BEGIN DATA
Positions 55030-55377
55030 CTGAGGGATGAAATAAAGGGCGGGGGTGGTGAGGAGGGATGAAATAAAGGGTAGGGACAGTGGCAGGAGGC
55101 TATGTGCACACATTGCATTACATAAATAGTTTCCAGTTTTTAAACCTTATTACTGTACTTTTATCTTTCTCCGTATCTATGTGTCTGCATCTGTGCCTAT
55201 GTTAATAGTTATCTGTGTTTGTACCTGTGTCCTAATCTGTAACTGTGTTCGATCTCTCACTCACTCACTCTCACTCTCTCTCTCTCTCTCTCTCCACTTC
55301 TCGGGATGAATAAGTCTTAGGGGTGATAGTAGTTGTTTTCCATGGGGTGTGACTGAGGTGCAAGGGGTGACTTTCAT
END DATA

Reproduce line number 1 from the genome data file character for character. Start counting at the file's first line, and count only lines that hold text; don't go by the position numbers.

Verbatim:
Positions 55030-55377